Summary

The end of World War II marked the beginning of a remarkable rise in mass Italian migration to Australia that would continue for almost thirty years. Many settled in Carlton, an inner city suburb of Melbourne, which was popularly known as ‘Little Italy’. For Italian migrants, it was important to maintain their culture, language and heritage. The formation of many Latino-Italian bands, such as the ‘Mokambo Orchestra’ led to the popularization of this style within the Italian community and the broader public.

The end of World War II marked the beginning of a remarkable rise in mass Italian migration to Australia that would continue for almost thirty years. There was a strong demand for white European labour in Australia and migrants were an integral part of Australia’s post-war reconstruction and expansion program (DIBP, 2000). Facing political, social and economic uncertainty in their country, many Italians left for Australia hoping for a better life. Like many who arrived in Australia, Italian migrants were recruited ‘to fill the menial jobs that native-born Australians and immigrants from Britain vacated’ (Miller, 2011).

Many Italian migrants settled in Carlton, an inner city suburb of Melbourne, which was popularly known as ‘Little Italy’. By 1960, ‘one-quarter of the Carlton population was of Italian origin, with one-fifth actually born in Italy’ (Logan, 1985).

Integration into Australian society could be difficult for Italian migrants and often local attitudes towards them were unwelcoming. Many migrants felt homesick for their families and felt that ‘maintaining their link with Italy was important for their sense of identity and wellbeing… [and] to maintain their culture, language and heritage’ (Co.As.It, 2008). One fundamental part of this cultural preservation was an appreciation of Italian music, encouraging the formation of many Latino-Italian bands, such as ‘Ugo Ceresoli and the Mokambo Orchestra’ and ‘Sergio G and the Flippers’.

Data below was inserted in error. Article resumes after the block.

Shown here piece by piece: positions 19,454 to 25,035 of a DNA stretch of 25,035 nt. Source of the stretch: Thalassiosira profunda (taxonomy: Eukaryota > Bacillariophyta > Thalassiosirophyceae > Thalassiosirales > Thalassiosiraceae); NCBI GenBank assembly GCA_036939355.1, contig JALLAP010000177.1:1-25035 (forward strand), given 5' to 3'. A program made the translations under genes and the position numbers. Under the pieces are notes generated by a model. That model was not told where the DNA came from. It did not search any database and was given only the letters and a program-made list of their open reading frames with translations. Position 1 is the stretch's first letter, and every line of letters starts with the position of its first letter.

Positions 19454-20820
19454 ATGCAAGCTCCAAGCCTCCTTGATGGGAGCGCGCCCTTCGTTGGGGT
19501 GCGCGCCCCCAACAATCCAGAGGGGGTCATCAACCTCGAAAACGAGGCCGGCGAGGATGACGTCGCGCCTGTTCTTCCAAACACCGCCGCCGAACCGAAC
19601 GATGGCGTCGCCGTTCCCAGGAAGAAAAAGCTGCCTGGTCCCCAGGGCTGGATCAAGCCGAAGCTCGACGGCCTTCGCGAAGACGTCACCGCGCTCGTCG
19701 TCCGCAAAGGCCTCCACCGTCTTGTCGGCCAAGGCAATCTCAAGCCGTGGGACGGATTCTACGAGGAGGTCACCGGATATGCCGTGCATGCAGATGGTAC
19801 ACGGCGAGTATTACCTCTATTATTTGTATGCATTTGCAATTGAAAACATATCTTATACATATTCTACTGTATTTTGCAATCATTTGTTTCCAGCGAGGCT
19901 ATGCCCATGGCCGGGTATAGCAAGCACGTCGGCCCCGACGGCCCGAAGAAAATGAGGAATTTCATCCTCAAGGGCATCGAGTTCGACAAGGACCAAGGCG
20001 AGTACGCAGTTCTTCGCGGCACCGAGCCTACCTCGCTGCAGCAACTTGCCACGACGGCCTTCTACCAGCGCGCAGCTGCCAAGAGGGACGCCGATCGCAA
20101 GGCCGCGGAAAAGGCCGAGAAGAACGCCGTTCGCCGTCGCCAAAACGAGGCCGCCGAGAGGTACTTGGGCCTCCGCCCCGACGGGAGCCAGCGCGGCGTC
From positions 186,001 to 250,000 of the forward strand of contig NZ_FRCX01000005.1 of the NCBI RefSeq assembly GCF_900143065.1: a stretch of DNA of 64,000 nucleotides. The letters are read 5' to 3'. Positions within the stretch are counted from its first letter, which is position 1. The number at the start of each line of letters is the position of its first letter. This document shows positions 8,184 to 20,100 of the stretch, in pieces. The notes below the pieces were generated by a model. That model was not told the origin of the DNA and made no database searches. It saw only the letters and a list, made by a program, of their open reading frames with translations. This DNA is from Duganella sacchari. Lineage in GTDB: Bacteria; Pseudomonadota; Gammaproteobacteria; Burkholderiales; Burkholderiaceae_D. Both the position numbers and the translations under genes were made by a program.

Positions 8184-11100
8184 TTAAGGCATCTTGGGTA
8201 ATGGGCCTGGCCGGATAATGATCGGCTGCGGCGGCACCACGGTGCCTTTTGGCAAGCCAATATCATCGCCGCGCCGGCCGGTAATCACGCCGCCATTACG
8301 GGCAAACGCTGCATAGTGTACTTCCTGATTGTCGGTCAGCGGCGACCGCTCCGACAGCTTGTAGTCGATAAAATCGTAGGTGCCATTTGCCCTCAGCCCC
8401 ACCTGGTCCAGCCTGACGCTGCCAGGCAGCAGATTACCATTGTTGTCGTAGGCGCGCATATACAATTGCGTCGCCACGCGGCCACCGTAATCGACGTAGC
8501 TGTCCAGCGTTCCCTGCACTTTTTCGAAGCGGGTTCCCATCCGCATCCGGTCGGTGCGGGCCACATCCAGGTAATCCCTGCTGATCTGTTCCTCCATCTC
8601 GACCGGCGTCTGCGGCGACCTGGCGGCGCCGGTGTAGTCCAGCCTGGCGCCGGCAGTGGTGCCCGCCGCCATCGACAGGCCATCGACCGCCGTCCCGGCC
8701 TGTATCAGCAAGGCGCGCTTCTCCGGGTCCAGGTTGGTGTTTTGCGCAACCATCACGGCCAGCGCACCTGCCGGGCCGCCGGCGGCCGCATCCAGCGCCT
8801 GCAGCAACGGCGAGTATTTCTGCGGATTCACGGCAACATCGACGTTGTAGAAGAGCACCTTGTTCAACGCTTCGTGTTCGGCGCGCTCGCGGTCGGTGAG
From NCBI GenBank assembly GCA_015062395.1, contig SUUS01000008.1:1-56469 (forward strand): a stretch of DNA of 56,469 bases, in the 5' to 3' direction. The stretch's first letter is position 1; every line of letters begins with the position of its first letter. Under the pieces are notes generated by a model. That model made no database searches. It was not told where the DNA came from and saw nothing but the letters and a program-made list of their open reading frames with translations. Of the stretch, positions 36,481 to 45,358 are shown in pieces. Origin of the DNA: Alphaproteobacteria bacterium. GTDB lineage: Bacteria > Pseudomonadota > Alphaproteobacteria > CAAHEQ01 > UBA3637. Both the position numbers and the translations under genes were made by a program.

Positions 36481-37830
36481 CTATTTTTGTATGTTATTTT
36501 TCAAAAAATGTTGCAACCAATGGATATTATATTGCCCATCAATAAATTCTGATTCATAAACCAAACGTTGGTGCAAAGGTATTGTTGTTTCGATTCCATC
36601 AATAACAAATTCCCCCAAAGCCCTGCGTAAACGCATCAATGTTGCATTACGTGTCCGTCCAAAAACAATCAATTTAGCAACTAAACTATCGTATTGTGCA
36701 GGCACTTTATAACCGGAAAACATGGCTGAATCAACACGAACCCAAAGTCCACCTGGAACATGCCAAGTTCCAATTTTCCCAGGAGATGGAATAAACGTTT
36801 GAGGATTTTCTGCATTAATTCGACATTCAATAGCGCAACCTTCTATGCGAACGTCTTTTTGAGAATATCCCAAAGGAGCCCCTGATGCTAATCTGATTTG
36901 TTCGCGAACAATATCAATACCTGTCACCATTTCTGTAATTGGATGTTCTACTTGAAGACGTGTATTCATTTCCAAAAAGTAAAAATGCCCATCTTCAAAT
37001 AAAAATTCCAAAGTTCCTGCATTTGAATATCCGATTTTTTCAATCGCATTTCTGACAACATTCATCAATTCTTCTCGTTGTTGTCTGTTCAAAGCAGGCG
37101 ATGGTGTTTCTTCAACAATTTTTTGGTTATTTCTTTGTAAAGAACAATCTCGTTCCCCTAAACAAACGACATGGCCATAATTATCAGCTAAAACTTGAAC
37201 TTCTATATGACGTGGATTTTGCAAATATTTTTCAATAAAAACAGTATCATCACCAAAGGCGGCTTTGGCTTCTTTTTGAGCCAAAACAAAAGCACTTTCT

Latino-Italian bands playing ‘ballo Italiano’ led to the popularisation of this style with both Italian communities and the broader public and contributed to an increasing admiration for the Italian culture. There were many musical and social events on weekends in the Carlton area, such as the Mokambo ‘ballo’, where many young Italian men would attend hoping to make friends and meet potential girlfriends (Gobbo, 2010).

Dr John Whiteoak, musicologist and music historian from Monash University, defines the post-war Latino-Italian music and dance scene as ‘the unrepeatable product of a unique period in Australian social history’ (Whiteoak, 2007b). When describing the appeal of Latino-Italian music to the mainstream community of Melbourne, he asserts that it was the ‘“difference” or “foreignness”— their foreign flavour— (that) was the basis of their success as popular entertainment beyond ethnic minority patronage’ (ibid, 2007b).

Gradually, assimilationist views held towards Italian-Australians gave way to ‘an acknowledgement (with varying degrees of tolerance) of cultural differences’ (Iuliano and Badlassar, 2008). Today, the Latino-Italian style of music is not as popular in Australia as it was in the fifties and sixties. However, there is still a place across Melbourne’s diverse communities for ‘the perennial sound of light dance music and Italian and European popular song’ (M.A.T.I.A Music, 1987).

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